May 13, 2022: The Centers for Disease Control and Prevention listed six Connecticut Counties in the High/Orange category as part of its COVID-19 Community Levels Map. Only Fairfield and New London Counties are listed in the Medium/Yellow category. Residents in these counties should wear a mask indoors in public; stay up to date with COVID-19 vaccines and get tested if they have symptoms. Additional precautions may be needed for residents who are at high risk for severe illness. Visit the CDC COVID-19 Community Levels Map for updates.

Public Information

group photo of adults, teens and babies

How Vaccines Prevent Disease

Most vaccine-preventable diseases are caused by germs that are called viruses or bacteria. Vaccines to help prevent these diseases generally contain weakened or killed viruses or bacteria specific to the disease. Vaccines help your body recognize and fight these germs and protect you each time you come in contact with someone who is sick with any of these diseases. There are a series of steps that your body goes through to develop immunity through vaccination:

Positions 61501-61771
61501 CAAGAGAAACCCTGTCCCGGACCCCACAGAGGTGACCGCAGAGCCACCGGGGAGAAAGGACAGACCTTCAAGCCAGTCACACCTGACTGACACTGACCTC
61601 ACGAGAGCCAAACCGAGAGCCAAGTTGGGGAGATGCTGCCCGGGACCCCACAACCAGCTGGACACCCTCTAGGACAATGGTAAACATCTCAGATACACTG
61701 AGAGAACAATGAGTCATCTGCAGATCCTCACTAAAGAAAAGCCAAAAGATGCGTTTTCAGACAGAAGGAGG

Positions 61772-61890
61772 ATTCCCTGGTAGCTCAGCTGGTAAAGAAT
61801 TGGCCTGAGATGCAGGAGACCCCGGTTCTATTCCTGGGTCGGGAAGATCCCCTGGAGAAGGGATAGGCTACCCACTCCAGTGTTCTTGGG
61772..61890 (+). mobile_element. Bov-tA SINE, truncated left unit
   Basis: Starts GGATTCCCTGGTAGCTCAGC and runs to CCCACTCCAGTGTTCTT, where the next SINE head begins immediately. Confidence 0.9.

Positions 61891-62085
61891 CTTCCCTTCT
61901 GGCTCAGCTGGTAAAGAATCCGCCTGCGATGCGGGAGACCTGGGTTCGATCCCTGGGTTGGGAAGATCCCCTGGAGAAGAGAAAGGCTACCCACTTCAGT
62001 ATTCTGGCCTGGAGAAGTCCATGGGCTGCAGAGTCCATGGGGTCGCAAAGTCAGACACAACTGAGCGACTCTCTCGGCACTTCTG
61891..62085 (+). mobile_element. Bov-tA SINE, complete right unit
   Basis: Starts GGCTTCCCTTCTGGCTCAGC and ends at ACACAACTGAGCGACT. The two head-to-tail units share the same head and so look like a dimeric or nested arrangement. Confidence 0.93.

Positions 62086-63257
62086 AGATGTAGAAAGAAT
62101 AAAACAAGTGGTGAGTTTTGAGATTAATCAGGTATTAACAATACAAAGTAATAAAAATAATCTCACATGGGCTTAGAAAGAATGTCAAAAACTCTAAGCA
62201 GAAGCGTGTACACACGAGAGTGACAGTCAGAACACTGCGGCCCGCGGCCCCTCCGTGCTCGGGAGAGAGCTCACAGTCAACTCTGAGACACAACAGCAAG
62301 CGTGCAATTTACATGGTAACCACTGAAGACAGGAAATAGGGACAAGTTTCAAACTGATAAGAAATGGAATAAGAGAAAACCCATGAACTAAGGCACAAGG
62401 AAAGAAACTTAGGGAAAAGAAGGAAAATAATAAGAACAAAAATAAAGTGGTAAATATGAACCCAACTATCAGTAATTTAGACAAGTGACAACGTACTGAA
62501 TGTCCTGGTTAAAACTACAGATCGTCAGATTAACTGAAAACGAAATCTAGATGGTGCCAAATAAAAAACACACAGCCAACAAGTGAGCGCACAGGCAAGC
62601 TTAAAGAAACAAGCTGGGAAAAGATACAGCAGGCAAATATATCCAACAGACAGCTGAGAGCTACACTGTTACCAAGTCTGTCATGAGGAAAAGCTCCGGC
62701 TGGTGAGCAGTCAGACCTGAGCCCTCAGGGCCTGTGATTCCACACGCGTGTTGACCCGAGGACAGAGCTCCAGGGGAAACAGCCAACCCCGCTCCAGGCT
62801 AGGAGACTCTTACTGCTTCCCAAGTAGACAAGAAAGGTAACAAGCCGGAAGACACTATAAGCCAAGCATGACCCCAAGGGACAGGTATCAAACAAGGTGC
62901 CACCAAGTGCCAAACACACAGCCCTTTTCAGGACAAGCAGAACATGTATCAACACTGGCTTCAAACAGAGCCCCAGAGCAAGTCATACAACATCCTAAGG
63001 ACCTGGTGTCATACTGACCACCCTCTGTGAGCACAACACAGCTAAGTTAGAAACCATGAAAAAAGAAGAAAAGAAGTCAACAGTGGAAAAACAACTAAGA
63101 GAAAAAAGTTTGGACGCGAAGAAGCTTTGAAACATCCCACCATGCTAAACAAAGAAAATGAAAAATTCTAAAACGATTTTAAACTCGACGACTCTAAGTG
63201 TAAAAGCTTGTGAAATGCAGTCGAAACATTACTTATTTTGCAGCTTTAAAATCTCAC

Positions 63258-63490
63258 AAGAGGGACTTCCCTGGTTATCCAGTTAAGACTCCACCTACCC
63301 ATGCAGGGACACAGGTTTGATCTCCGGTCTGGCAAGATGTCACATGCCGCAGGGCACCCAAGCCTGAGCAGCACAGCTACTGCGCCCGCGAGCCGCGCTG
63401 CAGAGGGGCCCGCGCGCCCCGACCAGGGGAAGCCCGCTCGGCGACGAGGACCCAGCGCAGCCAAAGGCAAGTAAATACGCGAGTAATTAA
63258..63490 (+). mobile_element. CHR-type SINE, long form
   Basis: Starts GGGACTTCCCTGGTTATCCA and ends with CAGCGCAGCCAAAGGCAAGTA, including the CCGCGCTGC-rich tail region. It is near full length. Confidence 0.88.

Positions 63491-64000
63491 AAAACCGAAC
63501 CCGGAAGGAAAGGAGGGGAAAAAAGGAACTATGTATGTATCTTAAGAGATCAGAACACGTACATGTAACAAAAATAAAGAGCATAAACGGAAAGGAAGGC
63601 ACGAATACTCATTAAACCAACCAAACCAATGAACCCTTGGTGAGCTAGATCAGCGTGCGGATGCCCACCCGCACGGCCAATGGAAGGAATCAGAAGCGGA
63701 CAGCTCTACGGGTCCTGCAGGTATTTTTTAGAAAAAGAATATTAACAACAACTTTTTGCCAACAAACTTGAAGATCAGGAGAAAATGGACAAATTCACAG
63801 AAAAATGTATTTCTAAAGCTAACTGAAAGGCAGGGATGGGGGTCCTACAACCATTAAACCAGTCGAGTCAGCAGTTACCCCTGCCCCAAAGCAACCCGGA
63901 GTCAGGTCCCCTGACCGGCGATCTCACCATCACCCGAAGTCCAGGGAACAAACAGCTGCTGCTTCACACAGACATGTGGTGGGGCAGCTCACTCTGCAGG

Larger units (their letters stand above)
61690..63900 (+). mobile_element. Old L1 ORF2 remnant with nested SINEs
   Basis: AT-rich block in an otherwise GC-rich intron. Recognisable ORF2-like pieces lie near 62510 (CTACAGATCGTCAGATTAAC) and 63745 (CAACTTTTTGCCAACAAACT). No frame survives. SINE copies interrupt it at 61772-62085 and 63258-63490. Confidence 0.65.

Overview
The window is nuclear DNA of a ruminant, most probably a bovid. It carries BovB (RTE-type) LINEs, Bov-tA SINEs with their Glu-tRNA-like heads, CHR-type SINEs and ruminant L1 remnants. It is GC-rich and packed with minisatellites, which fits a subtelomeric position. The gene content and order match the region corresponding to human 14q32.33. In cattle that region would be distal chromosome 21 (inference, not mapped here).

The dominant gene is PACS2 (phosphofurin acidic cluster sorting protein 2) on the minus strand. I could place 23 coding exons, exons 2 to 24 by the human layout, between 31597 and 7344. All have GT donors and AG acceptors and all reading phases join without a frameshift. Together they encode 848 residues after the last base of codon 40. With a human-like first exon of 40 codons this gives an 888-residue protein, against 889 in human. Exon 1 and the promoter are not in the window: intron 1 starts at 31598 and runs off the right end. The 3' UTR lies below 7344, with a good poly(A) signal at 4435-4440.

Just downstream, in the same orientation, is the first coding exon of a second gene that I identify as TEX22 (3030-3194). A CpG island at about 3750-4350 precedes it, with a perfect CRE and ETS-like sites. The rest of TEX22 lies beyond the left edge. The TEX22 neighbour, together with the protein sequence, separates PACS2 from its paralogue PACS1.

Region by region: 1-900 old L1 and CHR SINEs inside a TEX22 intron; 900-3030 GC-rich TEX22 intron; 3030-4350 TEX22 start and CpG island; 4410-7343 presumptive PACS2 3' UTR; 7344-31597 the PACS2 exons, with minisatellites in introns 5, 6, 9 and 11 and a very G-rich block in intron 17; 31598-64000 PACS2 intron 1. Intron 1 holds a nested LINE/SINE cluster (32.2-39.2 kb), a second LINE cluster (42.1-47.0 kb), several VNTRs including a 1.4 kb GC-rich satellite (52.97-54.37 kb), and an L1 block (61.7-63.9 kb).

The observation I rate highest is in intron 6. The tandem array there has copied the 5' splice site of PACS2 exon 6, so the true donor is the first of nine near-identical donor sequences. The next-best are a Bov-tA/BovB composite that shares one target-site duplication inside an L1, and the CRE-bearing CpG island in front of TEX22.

• First - a vaccine is given by a shot (influenza vaccine may be given by a nasal spray and rotavirus vaccine is given by mouth). 

  • Next - over the next few weeks your body makes antibodies and memory cells against the weakened or dead germs in the vaccine.

  • Then - the antibodies can fight the real disease germs if you are exposed to the germs and they invade your body. The antibodies will help destroy the germs and you will not become ill.

  • Finally - antibodies and memory cells stay on guard in your body for years after vaccination to safeguard you from the real disease germs.

  • Most vaccines are given to babies and young children, but some are needed throughout your lifetime to make sure you stay protected. This protection is called immunity. Vaccines are an important and safe way to keep you healthy. 


Childhood Immunization schedule for parents

Adolescent immunization schedule 

Parents: Vaccines For Your Children

Preteen and Teen Vaccines

HPV Vaccines

Are HPV vaccines safe? How is the safety of HPV vaccines monitored and evaluated in the United States? Find the answers to these and other important HPV vaccine safety-related questions at





For more information or to contact the Immunization Program, please call:
860-509-7929, during normal business hours, Monday-Friday 8:30am to 4:30pm


Return to Immunization Home Page

Return to DPH Home Page